Effects of the HELPS Reading Fluency Program when Implemented by Classroom Teachers with Low-Performing Second-Grade Students


Requests for reprints should be sent to John Begeny, College of Humanities and Social Sciences, Department of Psychology, North Carolina State University, 640 Poe Hall, Campus Box 7650, Raleigh, NC 27695-7650. Electronic mail may be sent to: john_begeny@ncsu.edu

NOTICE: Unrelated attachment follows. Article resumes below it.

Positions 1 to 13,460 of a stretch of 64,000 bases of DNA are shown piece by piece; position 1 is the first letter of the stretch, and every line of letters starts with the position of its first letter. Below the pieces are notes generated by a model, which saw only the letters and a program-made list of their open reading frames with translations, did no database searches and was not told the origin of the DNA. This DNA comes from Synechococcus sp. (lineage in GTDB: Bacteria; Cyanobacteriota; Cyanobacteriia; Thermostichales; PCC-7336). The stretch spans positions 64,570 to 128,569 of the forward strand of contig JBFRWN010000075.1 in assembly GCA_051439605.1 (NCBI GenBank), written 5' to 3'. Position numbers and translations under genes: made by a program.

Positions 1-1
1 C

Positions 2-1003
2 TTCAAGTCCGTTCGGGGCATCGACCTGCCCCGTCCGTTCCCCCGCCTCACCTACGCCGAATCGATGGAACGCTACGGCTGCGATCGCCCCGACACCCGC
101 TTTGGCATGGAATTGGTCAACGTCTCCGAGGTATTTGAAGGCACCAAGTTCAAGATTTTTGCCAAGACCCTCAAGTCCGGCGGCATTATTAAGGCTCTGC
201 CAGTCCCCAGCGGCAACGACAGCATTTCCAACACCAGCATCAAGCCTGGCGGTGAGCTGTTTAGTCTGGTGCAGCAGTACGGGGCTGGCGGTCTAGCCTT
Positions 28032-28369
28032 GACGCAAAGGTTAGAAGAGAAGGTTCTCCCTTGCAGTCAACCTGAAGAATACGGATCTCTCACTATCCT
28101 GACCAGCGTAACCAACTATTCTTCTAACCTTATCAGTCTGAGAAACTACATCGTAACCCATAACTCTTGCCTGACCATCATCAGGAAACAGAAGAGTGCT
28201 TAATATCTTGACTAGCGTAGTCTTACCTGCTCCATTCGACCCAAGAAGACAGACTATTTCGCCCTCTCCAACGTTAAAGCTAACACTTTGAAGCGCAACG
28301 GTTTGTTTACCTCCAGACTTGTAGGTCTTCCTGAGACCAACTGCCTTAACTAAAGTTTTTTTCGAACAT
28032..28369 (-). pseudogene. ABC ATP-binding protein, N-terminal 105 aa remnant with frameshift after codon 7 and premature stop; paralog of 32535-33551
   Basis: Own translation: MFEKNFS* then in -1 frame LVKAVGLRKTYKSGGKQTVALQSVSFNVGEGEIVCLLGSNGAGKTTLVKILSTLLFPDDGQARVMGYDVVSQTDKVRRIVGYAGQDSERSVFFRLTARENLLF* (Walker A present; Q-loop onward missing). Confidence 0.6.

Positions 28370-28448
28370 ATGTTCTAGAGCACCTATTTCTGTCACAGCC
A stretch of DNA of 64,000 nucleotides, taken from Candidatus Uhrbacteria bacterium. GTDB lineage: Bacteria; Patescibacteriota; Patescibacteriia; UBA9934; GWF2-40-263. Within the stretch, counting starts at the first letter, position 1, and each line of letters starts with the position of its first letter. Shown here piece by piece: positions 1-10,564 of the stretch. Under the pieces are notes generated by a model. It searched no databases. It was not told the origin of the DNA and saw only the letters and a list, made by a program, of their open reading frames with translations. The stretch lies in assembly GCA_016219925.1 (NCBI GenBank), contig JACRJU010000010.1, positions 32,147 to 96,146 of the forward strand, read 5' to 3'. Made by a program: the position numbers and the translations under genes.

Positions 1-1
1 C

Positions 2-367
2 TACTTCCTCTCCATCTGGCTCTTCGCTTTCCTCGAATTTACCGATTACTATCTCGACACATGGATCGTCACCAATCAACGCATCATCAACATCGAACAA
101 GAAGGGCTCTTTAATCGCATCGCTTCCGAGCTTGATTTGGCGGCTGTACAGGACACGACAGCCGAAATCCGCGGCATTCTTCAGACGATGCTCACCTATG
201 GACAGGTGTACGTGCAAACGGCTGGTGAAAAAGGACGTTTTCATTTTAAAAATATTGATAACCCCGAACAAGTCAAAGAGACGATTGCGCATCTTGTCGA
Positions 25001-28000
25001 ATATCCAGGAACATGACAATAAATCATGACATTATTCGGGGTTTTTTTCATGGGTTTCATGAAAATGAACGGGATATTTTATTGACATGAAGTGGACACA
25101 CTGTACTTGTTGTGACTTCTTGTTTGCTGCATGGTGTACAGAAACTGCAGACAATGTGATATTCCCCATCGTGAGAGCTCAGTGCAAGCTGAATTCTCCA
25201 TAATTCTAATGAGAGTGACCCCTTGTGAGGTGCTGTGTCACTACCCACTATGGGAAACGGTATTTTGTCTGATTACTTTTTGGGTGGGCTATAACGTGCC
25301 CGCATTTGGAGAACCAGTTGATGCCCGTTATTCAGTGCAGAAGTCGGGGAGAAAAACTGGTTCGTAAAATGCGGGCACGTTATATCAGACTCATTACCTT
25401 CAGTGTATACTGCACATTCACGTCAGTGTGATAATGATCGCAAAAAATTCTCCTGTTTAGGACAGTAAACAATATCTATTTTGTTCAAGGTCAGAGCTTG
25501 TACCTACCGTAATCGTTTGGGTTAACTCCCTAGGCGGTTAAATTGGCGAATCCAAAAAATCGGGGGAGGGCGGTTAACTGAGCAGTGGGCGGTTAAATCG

The Helping Early Literacy with Practice Strategies (HELPS) Program was developed by integrating eight evidence-based fluency-building instructional strategies into a systematic program that can be feasibly implemented and accessed for free by all educators. This study examined the effects of HELPS when implemented by teachers with low-performing second-grade readers. Findings showed that students receiving HELPS significantly outperformed control group students across five measures of early reading, with effect sizes ranging from medium to large. Previous research indicated positive effects for students receiving HELPS, but this was the first study in which HELPS was implemented by classroom teachers (opposed to research assistants) and solely with low-performing readers. Implications of these findings and future research directions are discussed.